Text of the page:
Ronny: In Cop 1 and Cop 2 ... Simpson and Bruckheimer were powerful forces on the set.. which only worked to those of us making the film's benefit. If we wanted or needed something, they made damn sure we got it.

Caps: You worked on another noted police movie of the 80s, the infamous "RoboCop". Do you feel that the movie was trying to make a statement about society, or do you feel that it was just an exciting shoot-em-up?

Ronny: I loved working with Paul Verhoeven... he could be difficult because he was such a perfectionist and he didn't suffer fools gladly... but he's a very smart man and his films reflect that intelligence and the sense of social satire is unmistakable.



Caps: 3 years later, you worked with Paul Verhoeven again on "Total Recall". He's another interesting character himself. What was it like working with him?

Ronny: Total Recall... which at that time was the most expensive movie in Hollywood history was, i think, an incredibly exciting and well done movie. And in my capacity as Cohagen, the dictator of Mars, I'm pretty sure I taught Arnold everything he knows about governing! (That's a Joke!!!)



Caps: Speaking of colorful talents, how did you feel about working for Menahem Golan on the infamous 1990 movie "Captain America"?

Ronny: Captain America remains to this day the finest script I have ever read... how those guys messed that film up, I will never know. You know, it took that film almost a year to even go straight to video. That film could've been iconic!

Caps: Besides acting, you're also an accomplished country singer. What does music provide you with that acting doesn't?

Ronny: A slight correction here.... while I like all kinds of music, my least favorite is country. I am a singer-songwriter
and I am involved in acoustic oriented music. Folk Music. Very different from country. What music gives me that acting doesn't is... the sense of sharing. With acting there is always that barrier between you and the audience... music breaks down that barrier.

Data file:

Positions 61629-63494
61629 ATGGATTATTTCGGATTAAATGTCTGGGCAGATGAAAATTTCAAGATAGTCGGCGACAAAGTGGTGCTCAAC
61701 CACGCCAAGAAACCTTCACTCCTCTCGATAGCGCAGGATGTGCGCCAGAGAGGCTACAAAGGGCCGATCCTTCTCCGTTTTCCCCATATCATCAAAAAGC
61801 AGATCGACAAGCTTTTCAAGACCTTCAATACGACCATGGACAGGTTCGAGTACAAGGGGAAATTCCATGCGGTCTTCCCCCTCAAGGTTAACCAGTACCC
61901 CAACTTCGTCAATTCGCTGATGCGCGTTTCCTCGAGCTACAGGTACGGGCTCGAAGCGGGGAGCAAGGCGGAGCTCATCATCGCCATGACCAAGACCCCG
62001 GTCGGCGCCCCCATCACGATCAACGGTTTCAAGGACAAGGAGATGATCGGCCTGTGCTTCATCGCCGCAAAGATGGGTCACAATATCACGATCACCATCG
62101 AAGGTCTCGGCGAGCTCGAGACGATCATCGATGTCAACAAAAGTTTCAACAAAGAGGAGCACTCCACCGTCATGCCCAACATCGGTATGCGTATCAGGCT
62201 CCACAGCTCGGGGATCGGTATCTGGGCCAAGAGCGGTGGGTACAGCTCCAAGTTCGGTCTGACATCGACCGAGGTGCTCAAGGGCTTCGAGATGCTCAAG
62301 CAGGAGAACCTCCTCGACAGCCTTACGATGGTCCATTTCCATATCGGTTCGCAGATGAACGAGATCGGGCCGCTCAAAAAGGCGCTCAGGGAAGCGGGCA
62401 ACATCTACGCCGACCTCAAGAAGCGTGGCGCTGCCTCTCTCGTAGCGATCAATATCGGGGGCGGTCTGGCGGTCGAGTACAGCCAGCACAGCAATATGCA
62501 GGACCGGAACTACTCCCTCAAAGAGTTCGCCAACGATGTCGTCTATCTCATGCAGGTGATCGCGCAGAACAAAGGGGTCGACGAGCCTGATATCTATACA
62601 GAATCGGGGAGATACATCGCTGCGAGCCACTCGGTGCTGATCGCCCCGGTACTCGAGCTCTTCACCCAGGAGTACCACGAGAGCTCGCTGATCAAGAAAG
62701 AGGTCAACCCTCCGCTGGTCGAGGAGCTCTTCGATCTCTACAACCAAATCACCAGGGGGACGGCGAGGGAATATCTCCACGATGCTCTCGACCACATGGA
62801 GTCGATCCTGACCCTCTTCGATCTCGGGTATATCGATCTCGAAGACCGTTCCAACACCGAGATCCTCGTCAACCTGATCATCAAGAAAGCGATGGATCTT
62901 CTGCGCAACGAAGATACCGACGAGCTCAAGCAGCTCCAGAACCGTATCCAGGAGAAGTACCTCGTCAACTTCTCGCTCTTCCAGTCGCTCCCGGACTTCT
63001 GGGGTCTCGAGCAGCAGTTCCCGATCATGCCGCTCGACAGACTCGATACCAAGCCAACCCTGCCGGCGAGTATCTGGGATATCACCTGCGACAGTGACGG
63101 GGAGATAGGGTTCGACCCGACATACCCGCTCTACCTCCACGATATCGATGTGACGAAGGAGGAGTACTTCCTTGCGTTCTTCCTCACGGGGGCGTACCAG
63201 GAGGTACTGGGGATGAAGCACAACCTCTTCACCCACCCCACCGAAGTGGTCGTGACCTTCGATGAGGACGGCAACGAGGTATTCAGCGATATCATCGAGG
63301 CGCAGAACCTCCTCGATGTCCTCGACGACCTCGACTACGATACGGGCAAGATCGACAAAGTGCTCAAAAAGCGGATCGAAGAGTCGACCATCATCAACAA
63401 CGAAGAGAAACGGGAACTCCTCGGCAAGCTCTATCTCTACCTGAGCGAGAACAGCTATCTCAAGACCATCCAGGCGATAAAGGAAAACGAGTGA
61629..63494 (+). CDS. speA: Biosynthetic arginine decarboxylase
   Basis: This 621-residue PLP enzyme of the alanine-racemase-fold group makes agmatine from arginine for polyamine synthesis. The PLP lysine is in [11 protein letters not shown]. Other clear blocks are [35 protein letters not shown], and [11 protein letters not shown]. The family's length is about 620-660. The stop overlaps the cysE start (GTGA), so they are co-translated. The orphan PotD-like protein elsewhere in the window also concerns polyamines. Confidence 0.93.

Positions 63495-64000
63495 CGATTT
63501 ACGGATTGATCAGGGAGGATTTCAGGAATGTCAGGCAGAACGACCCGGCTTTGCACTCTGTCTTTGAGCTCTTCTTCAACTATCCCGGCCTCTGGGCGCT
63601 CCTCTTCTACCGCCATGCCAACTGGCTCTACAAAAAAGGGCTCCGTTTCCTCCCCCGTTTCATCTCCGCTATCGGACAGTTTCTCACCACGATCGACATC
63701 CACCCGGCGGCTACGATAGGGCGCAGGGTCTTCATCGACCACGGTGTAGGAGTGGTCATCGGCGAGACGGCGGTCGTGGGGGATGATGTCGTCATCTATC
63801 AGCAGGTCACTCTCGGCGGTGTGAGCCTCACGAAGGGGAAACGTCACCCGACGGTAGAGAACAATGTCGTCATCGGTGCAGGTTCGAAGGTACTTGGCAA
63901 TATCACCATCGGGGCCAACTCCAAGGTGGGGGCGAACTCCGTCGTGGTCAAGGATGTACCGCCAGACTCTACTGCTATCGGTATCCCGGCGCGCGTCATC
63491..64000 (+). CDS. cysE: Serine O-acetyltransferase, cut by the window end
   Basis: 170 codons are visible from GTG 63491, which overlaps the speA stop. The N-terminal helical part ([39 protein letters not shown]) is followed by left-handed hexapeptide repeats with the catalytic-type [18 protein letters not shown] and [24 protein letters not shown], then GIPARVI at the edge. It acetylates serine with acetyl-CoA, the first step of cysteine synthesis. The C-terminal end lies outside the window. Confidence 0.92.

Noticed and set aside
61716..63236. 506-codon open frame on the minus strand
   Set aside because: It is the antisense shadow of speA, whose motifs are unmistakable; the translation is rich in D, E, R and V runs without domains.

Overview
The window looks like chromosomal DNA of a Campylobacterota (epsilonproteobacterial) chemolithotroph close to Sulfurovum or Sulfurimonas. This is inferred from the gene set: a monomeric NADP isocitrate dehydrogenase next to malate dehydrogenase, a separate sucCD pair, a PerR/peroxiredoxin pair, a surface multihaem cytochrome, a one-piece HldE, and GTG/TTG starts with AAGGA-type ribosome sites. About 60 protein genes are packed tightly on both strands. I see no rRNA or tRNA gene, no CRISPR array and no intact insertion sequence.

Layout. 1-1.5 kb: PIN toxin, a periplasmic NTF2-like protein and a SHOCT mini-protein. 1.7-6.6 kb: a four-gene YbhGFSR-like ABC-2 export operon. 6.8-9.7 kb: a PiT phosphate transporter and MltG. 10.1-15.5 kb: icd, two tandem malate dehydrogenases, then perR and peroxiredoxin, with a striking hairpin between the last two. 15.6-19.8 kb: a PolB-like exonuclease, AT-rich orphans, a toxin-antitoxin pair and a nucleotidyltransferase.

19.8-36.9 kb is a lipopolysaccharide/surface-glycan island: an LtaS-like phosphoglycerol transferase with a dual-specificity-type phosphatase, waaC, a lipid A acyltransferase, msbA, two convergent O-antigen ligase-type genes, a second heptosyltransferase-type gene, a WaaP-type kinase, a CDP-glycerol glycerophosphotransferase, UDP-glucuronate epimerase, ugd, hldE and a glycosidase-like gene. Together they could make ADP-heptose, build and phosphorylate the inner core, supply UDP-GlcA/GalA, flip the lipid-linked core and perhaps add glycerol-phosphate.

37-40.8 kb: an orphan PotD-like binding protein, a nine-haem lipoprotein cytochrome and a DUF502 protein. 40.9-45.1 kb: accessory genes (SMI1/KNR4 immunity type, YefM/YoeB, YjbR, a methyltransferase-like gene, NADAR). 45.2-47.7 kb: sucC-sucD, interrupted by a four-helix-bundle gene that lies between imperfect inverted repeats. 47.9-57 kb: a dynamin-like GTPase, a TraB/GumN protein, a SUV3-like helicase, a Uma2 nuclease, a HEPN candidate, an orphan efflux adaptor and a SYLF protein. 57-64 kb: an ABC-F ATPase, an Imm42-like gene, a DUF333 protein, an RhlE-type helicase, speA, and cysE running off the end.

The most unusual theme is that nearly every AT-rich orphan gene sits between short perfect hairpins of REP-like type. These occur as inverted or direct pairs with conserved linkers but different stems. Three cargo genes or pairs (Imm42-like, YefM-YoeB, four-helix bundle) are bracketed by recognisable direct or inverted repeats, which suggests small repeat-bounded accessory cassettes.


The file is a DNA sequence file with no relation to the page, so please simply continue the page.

Caps: Who are your biggest influences musically?

Ronny: My influences are wide and varied... everything from jazz, blues, Texas swing, pop, big bands, folk, bluegrass... classical. And country.

Caps: Modern country artists, like Taylor Swift and Rascal Flatts for example, are criticized as being more pop-music oriented. Do you consider most current country artists to be true to the genre, or do you feel them to be pop music with a twang?

Ronny: I don't listen to current country music, so couldn't comment on that.

Caps: If you could work with any 5 artists, who would they be?

Ronny: Jack Williams... Eric Schwartz... Jonathan Byrd... John Gorka.... Steve Gillette

Caps: What was your most favorite singing gig? How about your least favorite?

Ronny: I have been honored to perform at the Kerrville Folk Festival... I don't talk about shows I didn't like.



Caps: Do you see yourself acting in the future, or is music what you prefer now?

Ronny: I do both acting and music.... although they have to beg me pretty hard and pay me lots of money to act.... I'll play music at the drop of a hat.

Caps: If you could go back to your youth with the knowledge that you have now, would you do anything differently?

Ronny: Nah... I've lived pretty much a charmed life.



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I would like to extend my thanks to Mr. Cox for taking the time to do this interview with me, and Mike Gormley for setting the interview up.

For more on Ronny and his career, go to http://www.ronnycox.com/.